After Saddam Hussein was captured by U.S. forces, George W. Bush saw a boost in his popularity. After Osama bin Laden was killed by U.S. forces, Barack Obama also enjoyed a bump in support. Polls showed the increases were temporary but, at least for a while, quite real.
And with this in mind, it stood to reason that Donald Trump's standing might improve at least a little in the wake of U.S. forces killing ISIS founder Abu Bakr al-Baghdadi. So, let's take stock. The day before the Baghdadi announcement, according to FiveThirtyEight, the Republican president's approval rating stood at 42.8%.
Two weeks later, as of this morning, Trump's rating is 41.2%. There have been some minor fluctuations over the 17 days since the Baghdadi announcement, but nothing that anyone could plausibly characterize as a "bump" in the polls.
All of which suggests the developments didn't affect the president's public standing at all. It's worth considering why.
It's obviously speculative, but much of this probably stems from the public's unfamiliarity with Abu Bakr al-Baghdadi. Americans were very familiar with Saddam Hussein and Osama bin Laden for many years, but for the most part, the ISIS founder was not a household name.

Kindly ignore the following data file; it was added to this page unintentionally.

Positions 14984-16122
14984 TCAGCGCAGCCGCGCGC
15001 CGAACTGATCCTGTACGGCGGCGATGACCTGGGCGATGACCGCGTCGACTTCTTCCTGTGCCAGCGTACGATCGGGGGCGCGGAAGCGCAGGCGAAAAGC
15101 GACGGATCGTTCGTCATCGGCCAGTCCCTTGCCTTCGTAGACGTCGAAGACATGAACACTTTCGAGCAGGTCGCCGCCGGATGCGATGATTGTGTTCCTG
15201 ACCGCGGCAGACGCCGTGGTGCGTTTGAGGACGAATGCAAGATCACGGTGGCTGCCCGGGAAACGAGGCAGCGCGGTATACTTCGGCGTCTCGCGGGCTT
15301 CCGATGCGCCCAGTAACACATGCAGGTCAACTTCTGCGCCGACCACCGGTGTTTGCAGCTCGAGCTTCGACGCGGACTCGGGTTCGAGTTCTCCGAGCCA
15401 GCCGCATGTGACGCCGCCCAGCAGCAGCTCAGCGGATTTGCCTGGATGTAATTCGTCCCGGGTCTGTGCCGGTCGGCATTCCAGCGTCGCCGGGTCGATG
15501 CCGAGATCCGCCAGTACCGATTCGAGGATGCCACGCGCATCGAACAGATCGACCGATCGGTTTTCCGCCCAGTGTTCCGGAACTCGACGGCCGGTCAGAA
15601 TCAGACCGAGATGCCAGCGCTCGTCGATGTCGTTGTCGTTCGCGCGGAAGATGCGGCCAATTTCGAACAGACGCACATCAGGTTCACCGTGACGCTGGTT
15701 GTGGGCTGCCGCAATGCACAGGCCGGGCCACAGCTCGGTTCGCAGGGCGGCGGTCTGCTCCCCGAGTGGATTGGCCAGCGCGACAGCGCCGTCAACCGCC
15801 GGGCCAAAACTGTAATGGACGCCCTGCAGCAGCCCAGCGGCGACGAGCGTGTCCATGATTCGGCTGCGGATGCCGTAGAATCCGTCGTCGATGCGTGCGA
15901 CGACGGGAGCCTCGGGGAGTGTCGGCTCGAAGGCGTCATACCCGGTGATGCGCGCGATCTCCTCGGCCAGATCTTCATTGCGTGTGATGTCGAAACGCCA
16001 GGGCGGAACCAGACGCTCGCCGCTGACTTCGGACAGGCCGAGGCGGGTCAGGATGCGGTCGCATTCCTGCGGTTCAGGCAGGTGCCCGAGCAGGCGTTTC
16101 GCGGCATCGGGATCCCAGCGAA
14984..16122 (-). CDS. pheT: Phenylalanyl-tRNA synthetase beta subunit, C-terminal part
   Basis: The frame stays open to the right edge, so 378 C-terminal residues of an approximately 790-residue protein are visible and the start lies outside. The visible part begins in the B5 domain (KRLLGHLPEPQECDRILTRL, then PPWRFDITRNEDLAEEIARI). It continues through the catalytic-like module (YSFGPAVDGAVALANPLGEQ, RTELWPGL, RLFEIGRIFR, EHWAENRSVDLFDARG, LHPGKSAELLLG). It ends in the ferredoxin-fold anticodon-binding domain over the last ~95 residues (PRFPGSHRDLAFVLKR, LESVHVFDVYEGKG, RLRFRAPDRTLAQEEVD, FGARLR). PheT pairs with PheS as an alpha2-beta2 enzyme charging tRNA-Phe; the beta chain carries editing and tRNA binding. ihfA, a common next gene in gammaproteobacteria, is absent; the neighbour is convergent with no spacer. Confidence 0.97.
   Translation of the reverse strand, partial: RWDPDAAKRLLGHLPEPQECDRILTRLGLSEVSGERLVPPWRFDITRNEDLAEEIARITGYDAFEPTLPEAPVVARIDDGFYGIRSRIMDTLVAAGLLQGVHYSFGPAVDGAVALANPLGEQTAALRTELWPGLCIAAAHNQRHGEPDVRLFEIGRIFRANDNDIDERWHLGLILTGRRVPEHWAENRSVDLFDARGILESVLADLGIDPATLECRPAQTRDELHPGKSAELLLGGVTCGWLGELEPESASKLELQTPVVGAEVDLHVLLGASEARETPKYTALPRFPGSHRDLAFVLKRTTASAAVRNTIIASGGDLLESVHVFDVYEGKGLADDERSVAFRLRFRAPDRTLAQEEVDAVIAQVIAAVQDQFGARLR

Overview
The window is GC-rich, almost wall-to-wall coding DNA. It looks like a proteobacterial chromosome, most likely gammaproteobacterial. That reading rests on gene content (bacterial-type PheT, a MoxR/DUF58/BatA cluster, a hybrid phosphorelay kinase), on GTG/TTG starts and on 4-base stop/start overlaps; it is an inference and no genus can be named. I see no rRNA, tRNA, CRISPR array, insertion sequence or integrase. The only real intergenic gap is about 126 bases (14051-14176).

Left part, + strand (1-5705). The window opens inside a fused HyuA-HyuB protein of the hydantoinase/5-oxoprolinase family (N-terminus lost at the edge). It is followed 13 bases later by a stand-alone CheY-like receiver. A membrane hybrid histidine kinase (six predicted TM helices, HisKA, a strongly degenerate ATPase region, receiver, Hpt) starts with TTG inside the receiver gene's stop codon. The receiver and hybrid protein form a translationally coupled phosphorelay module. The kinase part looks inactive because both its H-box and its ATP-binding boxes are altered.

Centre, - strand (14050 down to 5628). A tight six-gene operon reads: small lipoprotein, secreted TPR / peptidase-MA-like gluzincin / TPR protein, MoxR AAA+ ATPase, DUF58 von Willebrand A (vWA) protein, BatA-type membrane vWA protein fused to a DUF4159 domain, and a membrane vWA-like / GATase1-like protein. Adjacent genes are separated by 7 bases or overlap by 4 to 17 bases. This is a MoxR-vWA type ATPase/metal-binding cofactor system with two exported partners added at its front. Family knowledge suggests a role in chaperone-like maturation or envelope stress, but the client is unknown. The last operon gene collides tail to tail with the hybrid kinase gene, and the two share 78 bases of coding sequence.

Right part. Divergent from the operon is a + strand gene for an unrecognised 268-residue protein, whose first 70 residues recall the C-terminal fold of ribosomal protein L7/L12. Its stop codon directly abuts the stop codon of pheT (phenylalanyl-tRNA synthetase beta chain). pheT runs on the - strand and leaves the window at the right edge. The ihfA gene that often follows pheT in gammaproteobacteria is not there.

Second, it's a rather crowded news environment. While the Baghdadi news generated considerable national coverage, it was announced on a weekend morning, and it wasn't long before attention shifted back to the impeachment crisis dogging Trump and his team.
But part of me also wonders whether the president might have seen a different public reaction if he'd handled the announcement more responsibly.
Not to put too fine a point on this, but Trump royally screwed up his public remarks, alerting the public to the developments. The president spent a fair amount of time sharing made-up details, not only about the raid, but also about himself and elements of his record that exist only in his mind.
Given an opportunity to appear presidential and deliver important news to the public in a somber way, Donald Trump instead chose to act like Donald Trump, using a tone and rhetoric one might expect to hear on a playground. As Americans learned of what transpired in Syria, they also learned of a presentation in which Trump tried to celebrate himself in a cringe-worthy display that lent itself to easy ridicule.
Is it any wonder the president didn't see any bump in the polls?